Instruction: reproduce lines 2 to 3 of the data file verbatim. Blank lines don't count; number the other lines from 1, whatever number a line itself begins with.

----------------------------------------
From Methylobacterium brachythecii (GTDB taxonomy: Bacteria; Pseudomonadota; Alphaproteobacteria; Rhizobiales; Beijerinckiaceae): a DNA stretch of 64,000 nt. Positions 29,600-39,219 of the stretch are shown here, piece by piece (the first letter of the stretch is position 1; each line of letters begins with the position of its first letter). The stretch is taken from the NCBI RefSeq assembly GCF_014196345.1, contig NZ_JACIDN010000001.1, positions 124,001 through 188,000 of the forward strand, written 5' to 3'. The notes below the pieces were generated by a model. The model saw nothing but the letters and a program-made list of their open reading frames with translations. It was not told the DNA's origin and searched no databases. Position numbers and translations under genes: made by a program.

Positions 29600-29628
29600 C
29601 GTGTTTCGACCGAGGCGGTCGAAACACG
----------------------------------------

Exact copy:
Positions 29600-29628
29600 C